My wife resents having primary (overwhelming) responsibility for our family’s dinner. I try to help out. I try to be responsible for cooking at least one meal a week and to come home with takeout when we’re both busy. The complication for me is that I work a lot more hours: 40 to 50 to her 16 to 20. What’s fair?
—Feminist Working Stiff
Dear Working Stiff,
It’s hard for couples to discuss the domestic division of labor. Any criticism feels like a failure of our partner’s understanding: How can they not know how hard we work? “When could I have possibly done that?” we mumble inwardly or, in moments when diplomacy fails us, out loud. Worse, any effort to lighten our partner’s workload adds to our own. Yet the situation demands empathy.
It sounds as if you have children still living at home (or other dependents). If your wife is caring for them on top of her part-time job, it’s not surprising that she doesn’t feel she has much more time or energy to cook dinner than you do. Since women’s labor is often invisible to men, she may feel (fairly or unfairly!) that, by assuming she has time to cook, you’re failing to appreciate the hard work of raising kids.
Has your wife historically loved cooking and food? If so, the question is: How can you make this fun for her again? Can you do more of the shopping? You can certainly clean up, Working Stiff. Also, if they’re old enough, encourage the kids to help. In fact, you might consider training them to prepare a few simple meals, eventually making dinner their weekly responsibility.
You could take charge of dinner on the weekends. You could also, on Sunday, make some meals that can be frozen and enjoyed later in the week, like stews, pasta sauces, and soups.
Is your wife a talented cook? Are you? Praise for each other’s culinary efforts, when merited, can make this labor more rewarding.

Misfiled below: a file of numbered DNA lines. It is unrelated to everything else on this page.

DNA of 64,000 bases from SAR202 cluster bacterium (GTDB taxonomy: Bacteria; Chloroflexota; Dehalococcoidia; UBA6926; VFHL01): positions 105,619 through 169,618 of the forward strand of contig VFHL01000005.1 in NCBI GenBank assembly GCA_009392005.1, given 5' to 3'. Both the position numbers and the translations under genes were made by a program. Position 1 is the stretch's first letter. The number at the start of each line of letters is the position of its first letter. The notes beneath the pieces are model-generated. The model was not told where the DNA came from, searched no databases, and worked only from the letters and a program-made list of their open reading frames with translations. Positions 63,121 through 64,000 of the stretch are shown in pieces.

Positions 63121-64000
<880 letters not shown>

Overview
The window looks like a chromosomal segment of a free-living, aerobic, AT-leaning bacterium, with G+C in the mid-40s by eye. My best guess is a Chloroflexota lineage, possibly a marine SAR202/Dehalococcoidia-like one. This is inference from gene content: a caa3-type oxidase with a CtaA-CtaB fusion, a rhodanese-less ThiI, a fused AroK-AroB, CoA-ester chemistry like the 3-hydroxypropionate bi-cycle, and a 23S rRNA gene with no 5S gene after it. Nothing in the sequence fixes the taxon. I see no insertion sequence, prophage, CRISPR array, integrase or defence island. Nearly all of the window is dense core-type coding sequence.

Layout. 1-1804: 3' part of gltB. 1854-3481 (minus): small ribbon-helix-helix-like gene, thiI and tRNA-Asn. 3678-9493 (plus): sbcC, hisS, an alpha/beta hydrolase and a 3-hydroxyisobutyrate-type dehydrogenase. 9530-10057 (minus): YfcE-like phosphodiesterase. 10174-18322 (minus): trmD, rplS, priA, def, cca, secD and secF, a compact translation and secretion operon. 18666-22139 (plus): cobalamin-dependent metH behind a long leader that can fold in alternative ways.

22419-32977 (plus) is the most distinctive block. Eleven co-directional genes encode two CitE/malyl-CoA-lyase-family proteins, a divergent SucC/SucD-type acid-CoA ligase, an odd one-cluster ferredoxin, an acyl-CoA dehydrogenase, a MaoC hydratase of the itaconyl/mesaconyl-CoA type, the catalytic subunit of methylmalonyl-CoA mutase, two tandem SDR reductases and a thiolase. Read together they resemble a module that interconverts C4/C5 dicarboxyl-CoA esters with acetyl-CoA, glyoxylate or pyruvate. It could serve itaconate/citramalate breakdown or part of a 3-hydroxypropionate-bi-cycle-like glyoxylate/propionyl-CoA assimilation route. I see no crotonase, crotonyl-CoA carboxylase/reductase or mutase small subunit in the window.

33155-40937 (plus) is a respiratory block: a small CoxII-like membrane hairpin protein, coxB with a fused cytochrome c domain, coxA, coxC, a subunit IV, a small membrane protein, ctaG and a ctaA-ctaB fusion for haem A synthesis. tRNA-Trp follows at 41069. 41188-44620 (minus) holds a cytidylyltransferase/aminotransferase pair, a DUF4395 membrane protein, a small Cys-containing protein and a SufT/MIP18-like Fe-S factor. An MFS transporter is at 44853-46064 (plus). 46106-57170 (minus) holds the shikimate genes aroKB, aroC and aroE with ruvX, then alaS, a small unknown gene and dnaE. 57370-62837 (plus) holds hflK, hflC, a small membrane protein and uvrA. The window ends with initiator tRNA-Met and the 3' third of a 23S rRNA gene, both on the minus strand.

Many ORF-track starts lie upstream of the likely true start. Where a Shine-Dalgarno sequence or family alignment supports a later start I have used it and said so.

For some people, cooking is so essential to family life, caregiving, and well-being that it can’t be hacked, even in this age of tandoori-chicken TV dinners. But at least consider the myriad ways of downsizing and outsourcing dinner. I applaud your takeout solution; there are other shortcuts. Kids don’t care how much time or money you spend on a meal. They even like store-bought spaghetti sauce. Just last night, my son gleefully demanded “mac ‘n’ cheese, but with cheese”—a reference to an incident in which your genius advice columnist may have neglected to add the cheese powder to the Annie’s boxed mac ‘n’ cheese.
I am a middle-aged professor at a large public university. Call me naive, but I have been shocked to learn that some of my junior colleagues have over six figures in student-loan debt. I am now realizing that it is not just our PhD students who face a lifetime of crushing debt from financing their educations; it is the new generation of young profs, whose starting salaries are, of course, not even close to six figures. I had wondered why they were so disengaged from university controversies. Now I feel guilty for thinking of them as politically conservative nerds. Of course they’re disengaged—they are serfs to the student-loan industry!